[2017-1] Yoshida, M. et al., Clin. Chim. Acta 464, 50-56 (2017)
Background: We clarified the correlation between brain damage, associated biomarkers and medication in psychiatric patients, because patients with schizophrenia have an increased risk of stroke.
Methods: The cross-sectional study was performed from January 2013 to December 2015. Study participants were 96 hospitalized patients (41 men and 55 women) in the Department of Psychiatry at Kohnodai Hospital, National Center for Global Health and Medicine, Ichikawa, Chiba, Japan. Patients were classified into schizophrenia (n = 70) and mood disorders (n = 26) by psychiatric diagnoses with DSM-IV-TR criteria.
Results: The incidence of brain damage [symptomatic and silent brain infarctions (SBIs) and white matter hyperintensity (WMH)] was correlated more with mood disorders than with schizophrenia. It has been previously shown that the concentrations of protein-conjugated acrolein (PC-Acro) and interleukin-6 (IL-6) increased in plasma of brain infarction patients together with C-reactive protein (CRP). The concentration of PC-Acro was significantly higher in patients with mood disorders than in those with schizophrenia. The concentration of IL-6 in both groups was nearly equal to that in the control group, but that of CRP in both groups, especially in mood disorders, was higher than that in the control group. Accordingly, the relative risk value for brain infarction was higher in patients with mood disorders than with schizophrenia. Medication with atypical antipsychotics reduced PC-Acro significantly in all psychiatric patients and reduced IL-6 in mood disorder patients.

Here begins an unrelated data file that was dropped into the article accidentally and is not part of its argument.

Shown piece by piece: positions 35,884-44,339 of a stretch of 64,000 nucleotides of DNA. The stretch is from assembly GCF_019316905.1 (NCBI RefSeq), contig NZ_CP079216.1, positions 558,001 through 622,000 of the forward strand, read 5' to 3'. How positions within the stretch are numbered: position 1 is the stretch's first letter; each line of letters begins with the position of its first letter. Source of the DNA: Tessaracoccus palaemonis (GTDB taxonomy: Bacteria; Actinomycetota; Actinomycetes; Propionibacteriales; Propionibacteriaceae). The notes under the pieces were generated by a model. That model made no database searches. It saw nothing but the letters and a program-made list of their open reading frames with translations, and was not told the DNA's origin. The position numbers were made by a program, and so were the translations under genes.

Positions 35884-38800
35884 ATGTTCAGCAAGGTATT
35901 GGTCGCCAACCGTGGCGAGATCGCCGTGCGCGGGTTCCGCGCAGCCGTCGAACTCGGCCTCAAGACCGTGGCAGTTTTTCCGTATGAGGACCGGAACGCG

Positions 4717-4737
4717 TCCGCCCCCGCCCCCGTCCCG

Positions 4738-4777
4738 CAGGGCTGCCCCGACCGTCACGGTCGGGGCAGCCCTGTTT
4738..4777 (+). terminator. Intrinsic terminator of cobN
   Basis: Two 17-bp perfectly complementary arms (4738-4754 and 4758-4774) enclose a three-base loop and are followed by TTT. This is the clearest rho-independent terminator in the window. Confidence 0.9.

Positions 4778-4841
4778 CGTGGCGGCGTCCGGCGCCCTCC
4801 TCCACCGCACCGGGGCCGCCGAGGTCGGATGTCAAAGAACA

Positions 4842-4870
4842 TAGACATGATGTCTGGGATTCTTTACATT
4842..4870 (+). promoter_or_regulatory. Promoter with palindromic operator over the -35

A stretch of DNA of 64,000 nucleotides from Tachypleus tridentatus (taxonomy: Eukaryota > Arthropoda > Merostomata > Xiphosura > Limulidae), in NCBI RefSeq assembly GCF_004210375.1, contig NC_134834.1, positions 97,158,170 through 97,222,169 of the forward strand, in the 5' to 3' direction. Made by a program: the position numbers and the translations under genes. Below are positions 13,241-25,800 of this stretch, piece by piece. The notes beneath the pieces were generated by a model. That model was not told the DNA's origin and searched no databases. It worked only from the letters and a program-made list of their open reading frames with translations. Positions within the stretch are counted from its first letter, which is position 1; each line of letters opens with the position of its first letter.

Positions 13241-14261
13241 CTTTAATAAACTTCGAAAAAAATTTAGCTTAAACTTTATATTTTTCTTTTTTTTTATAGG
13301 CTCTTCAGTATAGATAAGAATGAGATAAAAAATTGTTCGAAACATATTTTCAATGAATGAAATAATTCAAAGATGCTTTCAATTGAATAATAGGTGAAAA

Conclusion: Measurement of 3 biomarkers (CRP, PC-Acro and IL-6) are probably useful for judgement of severity of brain damage and effectiveness of medication in psychiatric patients.